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Baked Pears in Marsala Wine

Baked Pears In Marsala Wine

 Somehow or other, when I decide to cut back on desserts, fruit gets a free pass. OK, forget that scoop of ice cream nestled beside the pear on the plate above, and the sugar and butter in the recipe, below.

 It’s still fruit as the main event, not cake or pastry. And fruit is your friend, right?
Pears poached in red wine has been one of my standard winter desserts for years, but after receiving a copy of Rachel Roddy’s new book, “My Kitchen In Rome,” I knew that I had to try her recipe for baked pears in Marsala wine and cinnamon.
Many of the recipes in this new book by a young English woman transplanted to Rome had me pining for the Eternal City, and will be familiar to anyone who’s a fan of Roman cuisine. You’ll find old favorites like spaghetti alla carbonara and carciofi alla romana, but also some unusual and tempting recipes like a sausage and cabbage cake that looks like an oak tree’s trunk and branches when flipped out of its pan.
And if you love octopus, she’s got a recipe for cooking it that ensures a perfectly tender and flavorful result every time.
What I also love about this book is the writing.
Rachel’s got a real way with words and telling stories, so it’s not surprising that she also writes a column for the British newspaper, The Guardian.
But back to those pears. The recipe calls for comice pears, and I don’t know if what I bought were comice pears. They were on the smallish side, so they could have been, but I’m not sure. It doesn’t matter though, because I think you could easily make these with any type of pear.

First you smear the pears with butter. Then sprinkle with sugar and pour the Marsala and other ingredients over the pears.

Bake in the oven for about a half hour, covered, then another half hour uncovered, until the pears are tender and slightly shriveled.

Serve with a scoop of ice cream, or a spoonful of mascarpone, as Rachel suggests.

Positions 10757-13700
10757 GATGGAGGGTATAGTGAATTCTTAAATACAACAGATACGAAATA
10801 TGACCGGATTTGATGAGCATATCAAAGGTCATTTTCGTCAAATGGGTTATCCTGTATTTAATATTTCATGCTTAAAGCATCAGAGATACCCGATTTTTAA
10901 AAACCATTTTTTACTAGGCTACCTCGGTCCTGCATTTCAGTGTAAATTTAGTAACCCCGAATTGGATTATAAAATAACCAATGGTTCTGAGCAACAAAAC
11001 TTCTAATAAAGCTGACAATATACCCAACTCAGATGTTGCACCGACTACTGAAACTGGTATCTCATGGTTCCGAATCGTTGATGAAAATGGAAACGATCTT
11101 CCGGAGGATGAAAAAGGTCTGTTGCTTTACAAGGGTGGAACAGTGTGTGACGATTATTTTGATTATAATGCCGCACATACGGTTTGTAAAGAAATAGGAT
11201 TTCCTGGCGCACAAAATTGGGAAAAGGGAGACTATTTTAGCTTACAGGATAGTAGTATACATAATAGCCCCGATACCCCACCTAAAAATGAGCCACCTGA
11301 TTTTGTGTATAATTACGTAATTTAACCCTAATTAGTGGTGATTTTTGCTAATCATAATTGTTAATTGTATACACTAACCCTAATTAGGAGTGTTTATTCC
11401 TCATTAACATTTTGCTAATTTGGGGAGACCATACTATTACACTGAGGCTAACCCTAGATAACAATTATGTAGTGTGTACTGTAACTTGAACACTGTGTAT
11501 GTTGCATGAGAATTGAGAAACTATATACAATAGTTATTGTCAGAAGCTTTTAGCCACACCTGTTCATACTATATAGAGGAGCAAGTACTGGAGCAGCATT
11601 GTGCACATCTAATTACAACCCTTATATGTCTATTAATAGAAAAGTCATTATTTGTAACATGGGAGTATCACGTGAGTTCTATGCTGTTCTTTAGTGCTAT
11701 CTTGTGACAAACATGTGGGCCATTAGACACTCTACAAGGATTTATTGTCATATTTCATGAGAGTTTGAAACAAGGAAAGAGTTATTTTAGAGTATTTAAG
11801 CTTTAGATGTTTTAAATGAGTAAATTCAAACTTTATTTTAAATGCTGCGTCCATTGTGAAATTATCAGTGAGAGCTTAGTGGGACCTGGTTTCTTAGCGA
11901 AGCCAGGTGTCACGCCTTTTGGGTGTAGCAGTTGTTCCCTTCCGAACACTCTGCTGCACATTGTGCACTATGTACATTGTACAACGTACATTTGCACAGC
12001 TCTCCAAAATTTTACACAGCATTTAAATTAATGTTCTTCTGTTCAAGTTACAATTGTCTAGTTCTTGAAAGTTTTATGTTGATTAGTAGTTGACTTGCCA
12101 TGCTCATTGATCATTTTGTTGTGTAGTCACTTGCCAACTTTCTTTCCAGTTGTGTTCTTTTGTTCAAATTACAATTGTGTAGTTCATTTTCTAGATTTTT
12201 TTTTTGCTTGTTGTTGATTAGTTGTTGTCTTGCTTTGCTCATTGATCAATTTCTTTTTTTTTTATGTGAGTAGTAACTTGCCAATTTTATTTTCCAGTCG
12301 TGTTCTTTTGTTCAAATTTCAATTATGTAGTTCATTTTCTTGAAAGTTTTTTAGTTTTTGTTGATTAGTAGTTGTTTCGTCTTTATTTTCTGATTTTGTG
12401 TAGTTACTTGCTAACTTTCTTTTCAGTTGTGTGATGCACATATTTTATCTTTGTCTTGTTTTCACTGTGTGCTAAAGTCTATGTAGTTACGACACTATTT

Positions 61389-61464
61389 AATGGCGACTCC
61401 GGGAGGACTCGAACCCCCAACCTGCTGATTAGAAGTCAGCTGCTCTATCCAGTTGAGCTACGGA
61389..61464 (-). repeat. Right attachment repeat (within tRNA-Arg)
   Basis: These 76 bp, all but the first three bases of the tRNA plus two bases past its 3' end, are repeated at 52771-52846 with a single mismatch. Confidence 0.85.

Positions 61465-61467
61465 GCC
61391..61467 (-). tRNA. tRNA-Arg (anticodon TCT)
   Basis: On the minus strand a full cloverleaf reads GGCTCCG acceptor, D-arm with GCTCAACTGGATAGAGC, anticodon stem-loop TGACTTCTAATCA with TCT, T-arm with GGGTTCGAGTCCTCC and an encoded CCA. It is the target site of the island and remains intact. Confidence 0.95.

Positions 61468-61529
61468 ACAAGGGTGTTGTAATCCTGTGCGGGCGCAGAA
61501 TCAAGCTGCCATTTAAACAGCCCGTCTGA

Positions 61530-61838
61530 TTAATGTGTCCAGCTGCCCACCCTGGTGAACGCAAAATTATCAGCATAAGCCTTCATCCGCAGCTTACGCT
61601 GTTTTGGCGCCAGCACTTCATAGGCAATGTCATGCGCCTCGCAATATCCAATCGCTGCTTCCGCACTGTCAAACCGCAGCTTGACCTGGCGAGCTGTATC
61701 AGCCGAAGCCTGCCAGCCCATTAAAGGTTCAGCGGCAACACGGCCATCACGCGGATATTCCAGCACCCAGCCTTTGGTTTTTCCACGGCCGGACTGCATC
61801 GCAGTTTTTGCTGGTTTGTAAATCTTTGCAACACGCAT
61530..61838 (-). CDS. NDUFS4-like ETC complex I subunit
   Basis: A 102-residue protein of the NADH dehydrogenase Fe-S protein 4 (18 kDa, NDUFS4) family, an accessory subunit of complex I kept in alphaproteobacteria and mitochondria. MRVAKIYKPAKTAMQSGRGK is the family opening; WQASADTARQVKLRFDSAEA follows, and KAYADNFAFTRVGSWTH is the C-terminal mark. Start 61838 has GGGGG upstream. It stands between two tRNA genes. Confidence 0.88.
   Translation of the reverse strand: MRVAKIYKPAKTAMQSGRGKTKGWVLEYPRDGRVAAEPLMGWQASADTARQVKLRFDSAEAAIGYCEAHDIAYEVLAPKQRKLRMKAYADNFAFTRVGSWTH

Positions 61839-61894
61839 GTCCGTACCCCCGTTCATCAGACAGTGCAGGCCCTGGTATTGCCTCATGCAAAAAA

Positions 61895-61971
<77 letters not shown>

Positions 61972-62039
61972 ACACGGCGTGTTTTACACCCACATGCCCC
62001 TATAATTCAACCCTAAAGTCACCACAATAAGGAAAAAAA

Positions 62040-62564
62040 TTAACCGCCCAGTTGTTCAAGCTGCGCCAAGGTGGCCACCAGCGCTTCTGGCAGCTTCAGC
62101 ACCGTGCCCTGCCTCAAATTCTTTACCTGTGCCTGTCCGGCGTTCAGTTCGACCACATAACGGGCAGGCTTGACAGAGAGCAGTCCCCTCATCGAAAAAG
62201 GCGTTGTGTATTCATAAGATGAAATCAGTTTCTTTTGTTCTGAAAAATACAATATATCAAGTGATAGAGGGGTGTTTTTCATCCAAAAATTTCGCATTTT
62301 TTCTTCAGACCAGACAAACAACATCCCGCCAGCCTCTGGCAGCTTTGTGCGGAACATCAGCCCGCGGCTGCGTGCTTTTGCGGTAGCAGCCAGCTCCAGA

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Baked Pears with Marsala and cinnamon
printable recipe here
from “My Kitchen in Rome” by Rachel Roddy

6 Comice pears (or other types)
3 Tablespoons soft unsalted butter
1 cup dry Marsala wine (I used sweet Marsala)
1 cup sugar
2 cinnamon sticks
mascarpone (or ice cream), to serve

Preheat the oven to 360 degrees. Slice the bottom off each pear so that they sit flat. Using a sharp knife, cut out the central core as best you can. Rub some butter over the skin of each pear and sit them, stalk upward, in an ovenproof dish. Pour over the Marsala, sprinkle on the sugar, and break the cinnamon sticks roughly over the pears. Cover the dish loosely with foil.
Bake for 25 minutes, then remove the foil and reduce the oven temperature to 325 degrees. Continue baking for another 25 minutes, or until the pears are very tender and slightly shriveled. Serve warm or at room temperature, with some of the sticky juices and a scoop or ice cream or mascarpone cheese.

This Post Has 12 Comments
  1. Yes, I am a sucker for poached pears (any kind) in wine (any kind). I love the idea of the mascarpone instead of ice cream (not that it saves calories). This is pure, winter, semi-healthy comfort! And pretty to boot.

  2. I love pears in wine. The last time I made them a used a sweeter white wine but the sweet Marsala sounds wonderful. I goofed up on the Marsala a long time ago. I made Chicken Marsala and I thought I had the dry marsala — it wasn't 🙁 YUCK. We ate it but it certainly wasn't up to par. Now the octopus recipe — do you think it could be made with calamari?? I love calamari and it is more available than octopus. I am pinning the recipe — can't wait to make it.

  3. I adore pears. They make such elegant desserts, and this recipe sounds wonderful. Somehow, even when they are sitting next to ice cream, floating on a sea of creme anglaise or even cloaked in pastry, pears just never strike me as a calorie-laden dessert. Maybe I am fooling myself, but I'll select a pear dessert every time. I've enjoyed Rachel Roddy for some time now – she's perfect for an armchair traveler like myself!

  4. Yours pears look perfect and thank you so much for your kind words, I am truly touched and feel very fortunate that my writing roots are deep within a generous blogging world. You now have me craving pears in red wine, warmest wishes Rach x

  5. I haven't had much luck with pears this year. They seem to go straight from underripe to tasteless mush. But I wonder if this treatment might help less than ideal underripe pears along in the flavor department?

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